Calling all leaders and change-makers….

Let me ask you a question:

When you speak in front of the camera, do you care whether or not your audience actually gets what you are saying?

Does that matter to you, or are you happy just being a talking head on the television screen, where the words that you say will not be remembered; where the message that your speechwriter has worked so hard to perfect, will leak out of the room; and where you will fail in your mission to make your message matter?

I ask you this question because I see leaders delivering botched video messages on a daily basis. Look-up any leader, from any sector speaking on camera and you are likely to experience the exact same thing that I do (it is rare to see otherwise): the monotone baseline of lifeless words, the deadpanned faces and disengaged bodies robotically reading scripts from the teleprompter, and an absolute lack of heart and soul.

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As more and more leaders move their conversations online, using the medium to transmit messages to their constituents, the problem of botching video messages has become epidemic.

The reason?

The leaders’ egos are too big.

How often do I hear “I don’t need any help with how I deliver my speech in front of the camera because I’ve been doing this for #% years”? When I hear those words, I immediately know that I am speaking to someone who is tripping over their own gargantuan ego. Unless you are a veteran news anchor or a professional actor, EVERYONE could use feedback and valuable advice about how to improve their on-camera performances. There is ALWAYS something that could be polished and enhanced in order to help make you look good and most importantly, to help make your message matter.

In my opinion, this type of up-skilling is especially urgent for leaders who work in the not-for-profit sector, where their organization’s mission is to help heal the world somehow, whether humanitarian, environmental, or otherwise. As I watch leaders from these types of organizations deliver messages that die as soon as the carefully crafted words are uttered, I wither inside and feel hopeless. I ask myself: “what are the consequences of this message not being heard?”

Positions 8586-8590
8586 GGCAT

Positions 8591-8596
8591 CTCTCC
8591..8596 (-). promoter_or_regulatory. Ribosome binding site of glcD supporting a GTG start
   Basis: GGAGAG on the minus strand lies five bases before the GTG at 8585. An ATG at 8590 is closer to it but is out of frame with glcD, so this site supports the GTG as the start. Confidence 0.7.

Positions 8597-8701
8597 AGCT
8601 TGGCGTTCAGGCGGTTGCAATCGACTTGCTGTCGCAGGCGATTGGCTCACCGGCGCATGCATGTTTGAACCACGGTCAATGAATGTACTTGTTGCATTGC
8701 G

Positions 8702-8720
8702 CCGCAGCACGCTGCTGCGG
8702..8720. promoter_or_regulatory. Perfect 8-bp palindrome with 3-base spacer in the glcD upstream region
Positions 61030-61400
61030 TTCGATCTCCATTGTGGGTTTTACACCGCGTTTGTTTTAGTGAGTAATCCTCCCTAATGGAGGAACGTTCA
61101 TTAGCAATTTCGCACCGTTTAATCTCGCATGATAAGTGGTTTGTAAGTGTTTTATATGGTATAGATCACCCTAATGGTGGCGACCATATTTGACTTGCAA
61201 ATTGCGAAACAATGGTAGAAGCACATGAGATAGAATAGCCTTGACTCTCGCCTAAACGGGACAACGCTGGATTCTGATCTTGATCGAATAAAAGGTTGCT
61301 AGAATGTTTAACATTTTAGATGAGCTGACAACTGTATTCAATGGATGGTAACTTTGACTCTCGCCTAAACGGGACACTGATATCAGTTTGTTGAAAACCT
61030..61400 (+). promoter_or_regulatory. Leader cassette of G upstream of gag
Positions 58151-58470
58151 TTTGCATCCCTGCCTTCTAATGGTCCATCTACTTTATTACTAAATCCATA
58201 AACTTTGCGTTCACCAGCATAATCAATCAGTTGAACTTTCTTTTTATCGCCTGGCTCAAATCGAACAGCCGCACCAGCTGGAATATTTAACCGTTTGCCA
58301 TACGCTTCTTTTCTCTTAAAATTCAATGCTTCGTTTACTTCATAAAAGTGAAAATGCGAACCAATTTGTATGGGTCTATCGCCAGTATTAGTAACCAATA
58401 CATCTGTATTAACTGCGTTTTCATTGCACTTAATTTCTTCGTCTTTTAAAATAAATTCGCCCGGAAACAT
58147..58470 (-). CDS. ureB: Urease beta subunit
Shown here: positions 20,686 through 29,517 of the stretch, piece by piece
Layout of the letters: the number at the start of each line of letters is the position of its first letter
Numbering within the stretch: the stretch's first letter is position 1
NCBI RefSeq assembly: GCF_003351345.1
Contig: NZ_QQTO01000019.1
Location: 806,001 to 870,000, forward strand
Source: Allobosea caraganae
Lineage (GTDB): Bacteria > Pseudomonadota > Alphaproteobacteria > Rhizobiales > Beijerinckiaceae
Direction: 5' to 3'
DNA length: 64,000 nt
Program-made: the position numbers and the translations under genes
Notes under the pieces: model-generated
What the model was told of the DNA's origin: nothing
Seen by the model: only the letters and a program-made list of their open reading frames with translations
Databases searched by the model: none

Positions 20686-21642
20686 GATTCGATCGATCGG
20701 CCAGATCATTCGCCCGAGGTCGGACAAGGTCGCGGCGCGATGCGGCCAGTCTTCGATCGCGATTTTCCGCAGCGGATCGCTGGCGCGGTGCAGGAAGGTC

In fact, I asked myself this question yesterday as I stood on the sidelines as an uninvolved spectator and witnessed a leader from a prominent environmental organization bomb her video appearance.

Resisting the polite suggestions from the film crew and support staff to “move her hands while she speaks” and to “not hold a pen while talking”, she powered on, stubbornly doing what she was used to doing: speaking like a soulless robot and nervously fiddling with her pen.

I remember exactly NOTHING about what she said. I wasn’t motivated, inspired, or touched by anything that she mentioned. No part of her “earth-saving” message landed in my heart or in my mind and tragically, nor will it land in her audiences’. Forests will degrade because of this missed opportunity, wildlife will remain under threat and funding will not be released by stakeholders to protect the environment because this message DID NOT LAND.

The hard truth is that the stakes are too high for this kind of useless communication. Nobody wins. It’s an exercise in futility.

My urgent message to leaders, from whatever sector you’re in, is to get your act together and kick your ego to the curb. You do not know it all and you need to radically shift your focus from “I’ve been doing this for #% years”, i.e. your ego, to “I really care about this message and want to make sure that it lands in the hearts and minds of my audience”.

Get out of your own way and hire professional support to help you to be the best version of yourself on camera and to make your message matter. You can afford it and FYI, doing what it takes to make sure that your message reaches your audience is…priceless.

STRAIGHT TALK  from The Leadership Speaking School 

In my previous post about online meetings and how to show up as the best version of yourself, I focused on how to set up the right environment from a visual and auditory point of view. Now I want to take you one-step further by focusing on you and your presence in front of the camera.

What you wear